TweetFollow Us on Twitter

December 92 - THE VETERAN NEOPHYTE

THE VETERAN NEOPHYTE

DIGITAL ZOOLOGY

DAVE JOHNSON

4 A. M. Friday still feels like Thursday. Five hours remain until the contest. Bean dip slowly dries around the rim of a jar, turning a darker, almost translucent brown. This corner of the table, the one nearest the center of the room, is littered with the strange and particular combination of plastic, paper, metal, glass, and organic debris that typifies the remains of junk food. The room, a large but nondescript meeting room with beige-painted cinder block walls, is bathed in fluorescent light, 60- cycle radiation painting the few remaining occupants a lovely whitish green.

A few of them still hunch over keyboards, pecking feverishly, squeezing the last few desperate instructions into their robots. Others sprawl on the floor around the test course, watching carefully and hopefully as their fragile creations, their little Lego and wire and motor golems, their tiny mind children, haltingly -- but autonomously -- negotiate their way toward the goal. The expressions on their faces are variously rapt, worried, and proud.

The scene is the early morning of the last day of Artificial Life III, a week-long scientific hoe-down that took place last June in Santa Fe. The hardy hackers in the cluttered room at the back of the building are entrants in a robot-building contest that will be run as part of the "Artificial 4H Show" beginning at 9A. M. Their robot creatures run the gamut from the eminently practical to the practically insane.

The insane ones, of course, are by far the more interesting. One, appropriately named Rob Quixote, has only a single wheel, and therefore must steer by rotating an oversized horizontal windmill-like contraption fastened to its head, effectively pushing against the air to turn itself. Another moves by a sort of spastic lurching; throwing its entire front section forward, it gains an awkward quarter inch, then gathers up its hindquarters for another throw. This one is so inefficient that it requires twice the usual number of batteries, and uses them up in a single run. Amazingly enough, though, it successfully traverses the course, albeit slowly and with much ineffectual thrashing.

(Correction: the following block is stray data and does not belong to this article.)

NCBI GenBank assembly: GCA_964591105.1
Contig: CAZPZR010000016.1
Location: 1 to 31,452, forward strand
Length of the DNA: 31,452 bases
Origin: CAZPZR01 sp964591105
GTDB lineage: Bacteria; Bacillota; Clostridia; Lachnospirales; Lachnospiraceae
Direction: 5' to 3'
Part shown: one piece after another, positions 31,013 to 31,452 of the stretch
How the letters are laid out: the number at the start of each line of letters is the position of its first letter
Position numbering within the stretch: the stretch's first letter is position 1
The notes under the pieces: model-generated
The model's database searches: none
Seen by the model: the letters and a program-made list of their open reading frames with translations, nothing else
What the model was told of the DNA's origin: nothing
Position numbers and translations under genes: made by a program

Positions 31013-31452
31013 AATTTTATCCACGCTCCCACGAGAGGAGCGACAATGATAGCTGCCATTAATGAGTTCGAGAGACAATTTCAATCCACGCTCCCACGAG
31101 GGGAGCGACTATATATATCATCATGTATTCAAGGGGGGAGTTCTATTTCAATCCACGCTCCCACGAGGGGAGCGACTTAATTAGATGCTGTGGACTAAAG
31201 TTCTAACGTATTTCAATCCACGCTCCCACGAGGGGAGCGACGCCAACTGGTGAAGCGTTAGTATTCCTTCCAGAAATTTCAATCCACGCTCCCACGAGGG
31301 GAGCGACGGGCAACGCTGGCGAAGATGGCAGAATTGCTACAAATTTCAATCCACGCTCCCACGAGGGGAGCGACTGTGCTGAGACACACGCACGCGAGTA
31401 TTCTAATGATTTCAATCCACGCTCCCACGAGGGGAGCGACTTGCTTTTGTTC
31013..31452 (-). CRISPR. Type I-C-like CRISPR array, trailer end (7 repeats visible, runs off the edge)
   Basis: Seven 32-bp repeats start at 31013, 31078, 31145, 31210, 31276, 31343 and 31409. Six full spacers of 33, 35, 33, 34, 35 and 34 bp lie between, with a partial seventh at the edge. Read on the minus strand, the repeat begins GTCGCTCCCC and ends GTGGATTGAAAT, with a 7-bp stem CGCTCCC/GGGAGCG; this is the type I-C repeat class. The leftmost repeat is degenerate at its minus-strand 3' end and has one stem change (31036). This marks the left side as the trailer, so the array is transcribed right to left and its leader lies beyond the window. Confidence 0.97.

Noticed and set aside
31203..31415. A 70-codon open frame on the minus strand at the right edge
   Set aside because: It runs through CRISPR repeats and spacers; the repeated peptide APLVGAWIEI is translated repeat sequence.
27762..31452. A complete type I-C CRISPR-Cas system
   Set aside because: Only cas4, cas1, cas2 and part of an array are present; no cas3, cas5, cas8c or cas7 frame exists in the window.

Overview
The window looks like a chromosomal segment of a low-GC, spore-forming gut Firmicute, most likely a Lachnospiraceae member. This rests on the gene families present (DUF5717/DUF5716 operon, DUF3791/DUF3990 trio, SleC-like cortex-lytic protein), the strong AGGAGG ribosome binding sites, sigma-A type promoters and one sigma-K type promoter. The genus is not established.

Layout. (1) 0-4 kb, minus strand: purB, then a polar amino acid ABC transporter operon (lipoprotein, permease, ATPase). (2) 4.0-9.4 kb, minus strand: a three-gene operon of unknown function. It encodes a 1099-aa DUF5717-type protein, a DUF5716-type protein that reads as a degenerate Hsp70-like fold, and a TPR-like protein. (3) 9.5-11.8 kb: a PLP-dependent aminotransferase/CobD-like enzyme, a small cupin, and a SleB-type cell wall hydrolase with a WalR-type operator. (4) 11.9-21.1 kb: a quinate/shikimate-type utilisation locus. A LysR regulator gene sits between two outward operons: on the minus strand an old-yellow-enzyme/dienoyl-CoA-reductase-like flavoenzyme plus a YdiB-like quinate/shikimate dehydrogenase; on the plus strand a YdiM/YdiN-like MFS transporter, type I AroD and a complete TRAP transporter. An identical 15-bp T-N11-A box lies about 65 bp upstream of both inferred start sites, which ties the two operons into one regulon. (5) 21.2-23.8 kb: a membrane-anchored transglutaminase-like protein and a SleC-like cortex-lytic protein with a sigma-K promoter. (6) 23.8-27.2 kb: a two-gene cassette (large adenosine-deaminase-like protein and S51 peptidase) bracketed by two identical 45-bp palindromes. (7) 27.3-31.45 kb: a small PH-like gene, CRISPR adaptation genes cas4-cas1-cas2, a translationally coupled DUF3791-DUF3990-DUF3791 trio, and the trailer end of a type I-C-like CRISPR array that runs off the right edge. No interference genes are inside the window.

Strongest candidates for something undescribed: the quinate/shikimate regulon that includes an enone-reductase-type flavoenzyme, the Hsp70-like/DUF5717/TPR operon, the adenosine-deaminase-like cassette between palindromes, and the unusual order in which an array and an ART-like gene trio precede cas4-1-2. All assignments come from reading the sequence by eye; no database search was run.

"Artificial life," as a named discipline, appeared on the scientific scene relatively recently. The first conference happened in the fall of 1987, and gave joyous birth to this new field of scientific inquiry, or rather this new and rich confluence of many different fields. Scientists who had been working in isolation suddenly discovered others pursuing similar lines of investigation, and the meeting of minds was electric.